The modern system of administering the academia took its essential form in the 1940s. Some of the inspiration is commonly attributed to Vannevar Bush, a prominent American inventor, weapons designer, entrepreneur and public administrator. The intent was to give scholars freedom to work and create. The academia is officially independent, to shield it from the whims of fluctuating public passions and political pressures. Outsiders have limited scope to interfere.

Tenured professors are essentially safe from layoffs. The academics decide for themselves who will be hired into their midst as new faculty. They review each other’s funding applications and publication drafts, and build up each other’s citation counts by mutually quoting each other’s work in their own papers.

In such an opaque and self-enclosed system, all members of the academic cartel have a common interest to maximize “funding” (i.e. their intake of taxpayers’ money) while avoiding external scrutiny. To gain career advancement, each cartel member vitally depends on every other for favorable reviews and citations.

In a tightly closed shop, this is a recipe for self-organizing conformism. The academia’s incestuous self-rule (“academic independence”) is organized around mutual peer review of each other’s work. Collective self-accountability, however, is no accountability at all. We have heard plenty about all this after Climategate.

In such a closed system, open debate, which is the lifeblood of scientific advance, is choked off. Healthy skeptics of the official climate-change dogma are sometimes dismissed pejoratively as “deniers”, which poisonously and falsely hints at an analogy with the denial of the Holocaust.
Insistence on mutual peer review often leads to censorship or self-censorship. Inconvenient dissenters are easy to squeeze out, by killing their grant applications and publication drafts. Evil be to him who evil thinks.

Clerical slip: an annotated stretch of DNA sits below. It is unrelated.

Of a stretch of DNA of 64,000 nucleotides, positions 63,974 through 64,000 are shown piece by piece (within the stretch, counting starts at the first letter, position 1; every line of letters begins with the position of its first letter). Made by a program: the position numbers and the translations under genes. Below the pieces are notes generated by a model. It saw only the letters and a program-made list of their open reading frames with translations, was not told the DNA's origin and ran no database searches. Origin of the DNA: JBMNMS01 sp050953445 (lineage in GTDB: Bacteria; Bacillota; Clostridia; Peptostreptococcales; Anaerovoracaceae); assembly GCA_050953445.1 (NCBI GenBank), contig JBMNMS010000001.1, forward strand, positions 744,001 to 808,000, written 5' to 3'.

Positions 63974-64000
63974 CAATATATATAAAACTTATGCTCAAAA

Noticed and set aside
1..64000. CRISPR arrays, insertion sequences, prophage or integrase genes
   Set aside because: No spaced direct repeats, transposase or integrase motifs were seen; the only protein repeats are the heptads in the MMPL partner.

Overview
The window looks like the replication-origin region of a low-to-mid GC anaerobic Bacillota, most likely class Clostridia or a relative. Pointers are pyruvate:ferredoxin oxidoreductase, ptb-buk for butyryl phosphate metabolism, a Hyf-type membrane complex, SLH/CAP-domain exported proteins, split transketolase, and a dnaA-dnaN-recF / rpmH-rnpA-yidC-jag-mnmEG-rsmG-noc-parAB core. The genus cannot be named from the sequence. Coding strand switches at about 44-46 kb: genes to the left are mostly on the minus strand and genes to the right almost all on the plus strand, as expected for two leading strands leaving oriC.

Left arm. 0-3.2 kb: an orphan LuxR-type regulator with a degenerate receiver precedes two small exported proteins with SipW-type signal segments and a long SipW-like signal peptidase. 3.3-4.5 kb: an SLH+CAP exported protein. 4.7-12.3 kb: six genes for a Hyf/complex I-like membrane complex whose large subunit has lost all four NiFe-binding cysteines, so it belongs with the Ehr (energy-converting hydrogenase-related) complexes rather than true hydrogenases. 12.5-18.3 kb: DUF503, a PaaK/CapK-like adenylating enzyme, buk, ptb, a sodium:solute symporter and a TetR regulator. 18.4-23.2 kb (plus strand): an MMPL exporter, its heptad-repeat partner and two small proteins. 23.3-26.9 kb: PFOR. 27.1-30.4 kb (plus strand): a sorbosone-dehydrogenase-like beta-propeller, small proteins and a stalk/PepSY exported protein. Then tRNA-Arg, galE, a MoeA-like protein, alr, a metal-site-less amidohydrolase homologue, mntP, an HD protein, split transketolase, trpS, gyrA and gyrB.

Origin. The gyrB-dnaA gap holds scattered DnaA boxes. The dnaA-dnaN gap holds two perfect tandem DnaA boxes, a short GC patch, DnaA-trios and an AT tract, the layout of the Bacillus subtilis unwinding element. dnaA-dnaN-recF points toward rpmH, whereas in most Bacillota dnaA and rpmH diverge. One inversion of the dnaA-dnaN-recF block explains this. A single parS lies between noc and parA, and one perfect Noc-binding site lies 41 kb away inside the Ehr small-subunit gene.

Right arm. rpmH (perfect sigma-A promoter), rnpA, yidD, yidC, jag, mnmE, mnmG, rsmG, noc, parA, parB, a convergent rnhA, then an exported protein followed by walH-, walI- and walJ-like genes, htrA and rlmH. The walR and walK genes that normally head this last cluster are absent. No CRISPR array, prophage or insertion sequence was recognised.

If something undesirable does make it into print, it can simply go un-quoted  and ignored.

The academia has its failings in geoscience too. Along the Pacific coast of British Columbia and northern Washington state, a number of published studies (e.g., Acharya, 1992; McCrumb et al., 1989; Lyatsky,
1996) suggest that the oceanic Juan de Fuca plate offshore seems to be deforming internally and no longer subducting.

Empirically, the Cascadia subduction zones lacks some of the main features from which subduction zones are normally identified. There is no bathymetric trench(!), the supposed arc volcanism is weak and scattered, earthquake seismicity does not suggest an east-west lithospheric stress, and regional patterns of ongoing coastal subsidence and uplift do not fit a simple pattern expected of subduction.

The conventionally assumed scheme with ongoing, rigid-plate  West Coast subduction is obviously falsified. This suggests that the earthquake risk in the Vancouver-Seattle area, while clearly very substan- tial, might be exaggerated. No active subduction should mean no impending  mega-thrust quake.

The scientific work discussing these complications has been published in major peer-reviewed scientific journals and high-end book lines.
However, one finds few if any references to these studies in the literature on the West Coast tectonics not even to rebut!

Each particular academic failing may have its own specific, even innocent, causes and explanations, and cheap individual finger-pointing is usually not warranted. The overall pattern, though, is clear: scientific work that does not fit the “party line” of the moment can have a hard time getting published or cited.

If maximizing funding and promoting the academic cartel’s agendas   is a priority, voters and legislators can be scared into opening their wallets by scientific prophesies of impending doom. Very troubling   are some famous and controversial words from the late, prominent climate scientist, Stephen  Schneider: